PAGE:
Danger Zone

Throughout my career, I have witnessed three key behaviors lead to the slow fade and decline of many. These are resisting change, pessimism and complacency – and these negative behaviors have destroyed more than just careers. However, there is good news in knowing these self-defeating traits can be changed and even avoided. For the opposite of these are adaptability, optimism and developmental improvement. In other words, in life, there are “downers” and there are “doers” – and we definitely want to strive to be among the doers for very obvious reasons:

Pessimism: Someone once declared, “I have never met a successful pessimist“, and when we think about it, that is very true, especially when we define success from a Biblical perspective. For knowing Jesus Christ as our Lord and Savior, means we know He is victorious and that He has plans and purposes for us (Jeremiah 29:11). Therefore, as Christians we don’t have any reason to possess pessimistic outlooks. Rather our optimism is based upon our faith and hope in God’s promises. We can then take this optimism in the workplace, our homes, our communities and the church to be better encouragers and reflections of Christ wherever God leads.       

Resistance: We know change is inevitable. Therefore, if we fight against it, we are in a constant state of conflict and resistance. This of course can lead to stress, anxiety, depression, anger and all other sorts of negative consequences. Rather, we must learn to adapt to change. This doesn’t mean we compromise our convictions and truth, but it does mean we don’t embrace stagnation. In fact, our faith is our greatest strength when faced with changing circumstances. For these are some of the best moments we get to turn to Christ for His guidance and direction and seek His wisdom on how we can best manage the change in a way that honors and glorifies Him (Proverbs 3:5-6).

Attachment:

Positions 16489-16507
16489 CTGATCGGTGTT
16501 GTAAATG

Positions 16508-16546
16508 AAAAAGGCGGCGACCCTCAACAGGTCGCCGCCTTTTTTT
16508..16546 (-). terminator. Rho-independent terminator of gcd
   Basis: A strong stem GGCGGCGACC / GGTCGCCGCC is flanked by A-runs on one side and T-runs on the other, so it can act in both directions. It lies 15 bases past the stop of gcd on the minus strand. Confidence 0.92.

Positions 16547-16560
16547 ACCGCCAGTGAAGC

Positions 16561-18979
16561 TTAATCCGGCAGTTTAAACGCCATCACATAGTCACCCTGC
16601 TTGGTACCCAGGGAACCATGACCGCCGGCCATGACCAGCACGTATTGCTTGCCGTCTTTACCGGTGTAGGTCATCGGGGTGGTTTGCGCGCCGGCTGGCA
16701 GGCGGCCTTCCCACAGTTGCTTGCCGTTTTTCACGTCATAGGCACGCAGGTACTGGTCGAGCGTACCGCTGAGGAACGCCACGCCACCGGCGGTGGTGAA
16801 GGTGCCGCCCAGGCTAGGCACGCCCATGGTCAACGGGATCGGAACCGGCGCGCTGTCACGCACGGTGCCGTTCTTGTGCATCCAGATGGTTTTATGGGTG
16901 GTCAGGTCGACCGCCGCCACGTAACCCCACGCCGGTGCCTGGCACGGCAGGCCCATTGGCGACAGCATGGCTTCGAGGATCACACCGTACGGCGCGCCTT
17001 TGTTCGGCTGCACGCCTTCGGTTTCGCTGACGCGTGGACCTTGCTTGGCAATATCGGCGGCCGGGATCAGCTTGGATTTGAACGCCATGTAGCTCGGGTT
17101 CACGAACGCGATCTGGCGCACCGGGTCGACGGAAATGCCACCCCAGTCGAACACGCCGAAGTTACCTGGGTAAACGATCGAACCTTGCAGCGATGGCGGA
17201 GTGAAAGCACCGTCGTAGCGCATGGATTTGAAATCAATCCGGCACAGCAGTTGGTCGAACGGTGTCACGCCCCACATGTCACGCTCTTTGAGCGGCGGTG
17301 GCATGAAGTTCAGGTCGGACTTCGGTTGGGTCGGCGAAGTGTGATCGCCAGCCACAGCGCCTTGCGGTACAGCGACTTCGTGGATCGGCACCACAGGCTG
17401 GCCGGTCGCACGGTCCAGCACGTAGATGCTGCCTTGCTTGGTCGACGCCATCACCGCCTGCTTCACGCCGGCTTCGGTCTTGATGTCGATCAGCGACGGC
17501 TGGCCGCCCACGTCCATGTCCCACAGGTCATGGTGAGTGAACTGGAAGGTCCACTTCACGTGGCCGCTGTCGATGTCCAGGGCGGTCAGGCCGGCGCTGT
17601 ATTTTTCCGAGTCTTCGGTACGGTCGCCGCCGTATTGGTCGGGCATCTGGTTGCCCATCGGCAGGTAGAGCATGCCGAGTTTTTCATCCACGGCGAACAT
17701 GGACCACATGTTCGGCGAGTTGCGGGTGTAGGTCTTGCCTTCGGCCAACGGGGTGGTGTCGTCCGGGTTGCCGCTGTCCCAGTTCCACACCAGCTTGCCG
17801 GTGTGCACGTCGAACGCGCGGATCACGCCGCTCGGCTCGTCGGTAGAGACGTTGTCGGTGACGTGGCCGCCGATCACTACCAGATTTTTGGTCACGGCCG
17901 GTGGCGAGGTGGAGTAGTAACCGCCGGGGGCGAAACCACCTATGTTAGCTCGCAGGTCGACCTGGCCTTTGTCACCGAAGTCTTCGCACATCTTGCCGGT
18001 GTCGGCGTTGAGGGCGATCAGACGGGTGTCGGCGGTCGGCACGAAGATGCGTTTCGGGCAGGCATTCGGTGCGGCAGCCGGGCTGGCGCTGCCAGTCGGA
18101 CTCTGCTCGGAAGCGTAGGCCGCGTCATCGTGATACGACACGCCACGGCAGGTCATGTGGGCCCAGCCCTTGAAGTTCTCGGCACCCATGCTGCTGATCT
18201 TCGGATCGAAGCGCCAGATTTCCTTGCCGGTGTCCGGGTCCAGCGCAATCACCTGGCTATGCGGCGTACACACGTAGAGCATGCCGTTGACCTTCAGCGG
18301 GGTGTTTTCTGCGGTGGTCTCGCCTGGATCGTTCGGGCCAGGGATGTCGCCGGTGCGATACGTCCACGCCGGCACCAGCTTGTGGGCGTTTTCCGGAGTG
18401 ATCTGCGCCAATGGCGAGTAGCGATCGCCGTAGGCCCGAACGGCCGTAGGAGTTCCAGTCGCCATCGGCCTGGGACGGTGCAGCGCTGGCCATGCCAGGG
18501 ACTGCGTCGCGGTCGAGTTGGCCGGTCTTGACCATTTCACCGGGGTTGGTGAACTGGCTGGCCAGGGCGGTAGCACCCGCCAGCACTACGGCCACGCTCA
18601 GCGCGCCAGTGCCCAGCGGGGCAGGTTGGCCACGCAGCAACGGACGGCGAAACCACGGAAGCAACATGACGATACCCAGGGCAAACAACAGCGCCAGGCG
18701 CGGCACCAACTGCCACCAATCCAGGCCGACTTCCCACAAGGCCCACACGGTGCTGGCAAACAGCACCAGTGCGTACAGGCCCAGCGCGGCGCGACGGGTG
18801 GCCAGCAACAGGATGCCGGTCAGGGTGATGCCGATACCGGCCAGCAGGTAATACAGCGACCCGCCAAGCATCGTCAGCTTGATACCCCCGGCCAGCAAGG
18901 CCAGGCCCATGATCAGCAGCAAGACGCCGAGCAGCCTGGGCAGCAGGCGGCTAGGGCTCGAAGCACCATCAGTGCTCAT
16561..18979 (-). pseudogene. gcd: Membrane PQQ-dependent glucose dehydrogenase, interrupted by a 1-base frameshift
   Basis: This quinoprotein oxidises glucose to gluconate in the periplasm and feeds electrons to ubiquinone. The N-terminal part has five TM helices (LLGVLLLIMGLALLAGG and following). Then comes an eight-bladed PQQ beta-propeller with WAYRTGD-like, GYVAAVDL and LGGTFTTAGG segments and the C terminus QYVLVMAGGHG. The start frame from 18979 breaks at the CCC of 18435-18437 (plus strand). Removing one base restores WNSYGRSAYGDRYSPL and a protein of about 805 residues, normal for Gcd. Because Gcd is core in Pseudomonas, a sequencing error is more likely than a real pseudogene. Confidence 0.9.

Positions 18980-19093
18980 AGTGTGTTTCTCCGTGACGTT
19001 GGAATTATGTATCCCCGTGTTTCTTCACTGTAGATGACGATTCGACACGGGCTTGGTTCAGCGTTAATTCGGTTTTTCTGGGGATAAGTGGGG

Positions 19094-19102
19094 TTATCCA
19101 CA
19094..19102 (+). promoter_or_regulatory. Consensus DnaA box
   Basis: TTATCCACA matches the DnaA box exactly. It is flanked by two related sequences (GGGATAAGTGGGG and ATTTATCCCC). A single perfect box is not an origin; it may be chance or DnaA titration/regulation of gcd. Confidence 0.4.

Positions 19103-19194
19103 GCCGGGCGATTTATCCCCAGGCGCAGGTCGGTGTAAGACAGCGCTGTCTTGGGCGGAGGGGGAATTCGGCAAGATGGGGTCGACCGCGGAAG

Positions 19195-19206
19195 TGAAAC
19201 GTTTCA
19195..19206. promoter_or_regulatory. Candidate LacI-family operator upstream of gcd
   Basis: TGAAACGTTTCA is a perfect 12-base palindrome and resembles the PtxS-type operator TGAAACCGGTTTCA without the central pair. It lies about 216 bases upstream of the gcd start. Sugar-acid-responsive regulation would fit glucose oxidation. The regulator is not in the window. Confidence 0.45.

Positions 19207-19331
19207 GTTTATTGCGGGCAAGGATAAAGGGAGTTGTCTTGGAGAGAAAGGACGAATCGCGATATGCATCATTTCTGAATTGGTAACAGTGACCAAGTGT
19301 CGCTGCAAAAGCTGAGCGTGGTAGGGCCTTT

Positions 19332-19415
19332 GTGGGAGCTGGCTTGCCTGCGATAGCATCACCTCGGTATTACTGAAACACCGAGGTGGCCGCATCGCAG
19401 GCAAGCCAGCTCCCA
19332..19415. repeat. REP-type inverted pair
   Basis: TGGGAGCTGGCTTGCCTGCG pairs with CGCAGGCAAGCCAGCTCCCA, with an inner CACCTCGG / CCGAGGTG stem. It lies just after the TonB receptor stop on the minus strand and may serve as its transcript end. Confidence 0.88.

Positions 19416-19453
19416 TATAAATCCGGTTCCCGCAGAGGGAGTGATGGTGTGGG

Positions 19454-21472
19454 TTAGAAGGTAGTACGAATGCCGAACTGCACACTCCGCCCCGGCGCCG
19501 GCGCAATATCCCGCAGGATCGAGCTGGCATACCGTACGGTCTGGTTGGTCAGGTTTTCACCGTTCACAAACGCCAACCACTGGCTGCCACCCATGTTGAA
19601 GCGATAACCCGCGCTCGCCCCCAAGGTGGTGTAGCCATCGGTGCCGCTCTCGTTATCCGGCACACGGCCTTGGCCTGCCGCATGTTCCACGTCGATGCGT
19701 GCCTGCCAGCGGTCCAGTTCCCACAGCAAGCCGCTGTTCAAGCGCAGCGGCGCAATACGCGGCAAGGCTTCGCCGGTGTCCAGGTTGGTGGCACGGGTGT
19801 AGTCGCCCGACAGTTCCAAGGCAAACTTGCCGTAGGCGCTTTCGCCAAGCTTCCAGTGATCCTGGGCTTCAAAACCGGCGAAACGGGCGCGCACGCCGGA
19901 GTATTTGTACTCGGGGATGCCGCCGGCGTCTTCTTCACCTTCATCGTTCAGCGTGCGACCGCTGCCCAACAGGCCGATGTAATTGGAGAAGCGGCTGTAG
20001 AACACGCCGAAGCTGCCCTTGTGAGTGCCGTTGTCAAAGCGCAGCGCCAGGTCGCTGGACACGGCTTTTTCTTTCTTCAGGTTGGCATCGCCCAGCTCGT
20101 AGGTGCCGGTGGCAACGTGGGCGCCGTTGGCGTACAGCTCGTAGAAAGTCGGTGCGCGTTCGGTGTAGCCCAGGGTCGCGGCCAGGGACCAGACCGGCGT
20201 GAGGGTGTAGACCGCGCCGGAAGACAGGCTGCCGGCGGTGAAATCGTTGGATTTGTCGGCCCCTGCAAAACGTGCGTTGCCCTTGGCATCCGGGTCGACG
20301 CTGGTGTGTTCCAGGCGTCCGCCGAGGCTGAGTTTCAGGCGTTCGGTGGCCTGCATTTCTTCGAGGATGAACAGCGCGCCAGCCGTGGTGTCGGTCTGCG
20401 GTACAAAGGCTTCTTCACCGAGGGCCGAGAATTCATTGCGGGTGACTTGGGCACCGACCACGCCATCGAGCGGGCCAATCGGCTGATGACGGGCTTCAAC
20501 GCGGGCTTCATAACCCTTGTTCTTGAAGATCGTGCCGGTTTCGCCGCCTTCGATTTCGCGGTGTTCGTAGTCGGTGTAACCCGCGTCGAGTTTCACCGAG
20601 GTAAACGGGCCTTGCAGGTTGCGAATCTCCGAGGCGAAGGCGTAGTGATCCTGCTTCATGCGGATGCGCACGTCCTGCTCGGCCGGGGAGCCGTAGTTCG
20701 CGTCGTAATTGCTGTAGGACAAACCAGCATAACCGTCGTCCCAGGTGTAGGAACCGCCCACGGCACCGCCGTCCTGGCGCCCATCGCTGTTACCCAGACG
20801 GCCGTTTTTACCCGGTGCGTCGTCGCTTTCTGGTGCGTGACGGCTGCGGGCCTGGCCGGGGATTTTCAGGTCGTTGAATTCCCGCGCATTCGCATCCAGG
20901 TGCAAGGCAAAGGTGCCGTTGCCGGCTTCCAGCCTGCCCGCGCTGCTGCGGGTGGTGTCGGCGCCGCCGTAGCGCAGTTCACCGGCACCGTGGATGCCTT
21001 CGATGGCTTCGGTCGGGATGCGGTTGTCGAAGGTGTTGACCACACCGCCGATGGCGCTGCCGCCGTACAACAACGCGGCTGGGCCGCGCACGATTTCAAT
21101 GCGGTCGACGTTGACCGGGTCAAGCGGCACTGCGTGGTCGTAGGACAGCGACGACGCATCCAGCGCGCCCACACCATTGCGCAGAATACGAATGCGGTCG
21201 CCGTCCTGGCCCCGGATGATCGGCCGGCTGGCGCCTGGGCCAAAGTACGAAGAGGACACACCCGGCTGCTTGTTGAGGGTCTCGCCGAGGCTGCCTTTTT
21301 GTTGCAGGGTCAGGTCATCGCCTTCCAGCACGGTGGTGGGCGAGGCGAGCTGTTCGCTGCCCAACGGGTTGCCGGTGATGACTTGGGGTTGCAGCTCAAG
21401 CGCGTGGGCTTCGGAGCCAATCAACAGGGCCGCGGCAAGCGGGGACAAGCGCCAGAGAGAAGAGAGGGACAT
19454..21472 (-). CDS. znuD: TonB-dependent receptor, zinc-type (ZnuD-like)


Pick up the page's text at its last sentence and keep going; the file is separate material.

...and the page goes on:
Complacence: A complacent person is one who doesn’t seek to improve. Rather they settle for stagnation. As Christians, there is no room for complacency, or stagnation. For God is constantly refining us (Psalm 66:10). In addition, there is beauty, joy and rewards in learning, improving and developing ourselves, our business and others. Any loving parent desires to help their children learn, develop and prosper as contributing members of society, the church and any organization they may be a part of. In addition, complacency is not the same as contentment. For learning to be content in Christ highlights the very fact we aren’t being complacent in our faith.  

Application: “Change Agents” – Philippians 4:13
We will most likely have to struggle with any, or all of these traits from time to time, but the key is we don’t allow ourselves to stay in these danger zones. However, perhaps even more difficult is when we cannot escape the pessimistic, complacent and resistant people that surround us in life. For we might be forced to interact with them on a daily basis. This of course is difficult because their negative state can begin to rub off on us. However, this is why we must always be aware to our own behaviors, which means we must be the change agents in order to adapt to the situation so that we don’t allow this person to zap our optimism and desire for growth. To do this well however requires God’s strength and as a result and by His grace, we get to serve as better testimonies and witnesses to the power of His gospel.  

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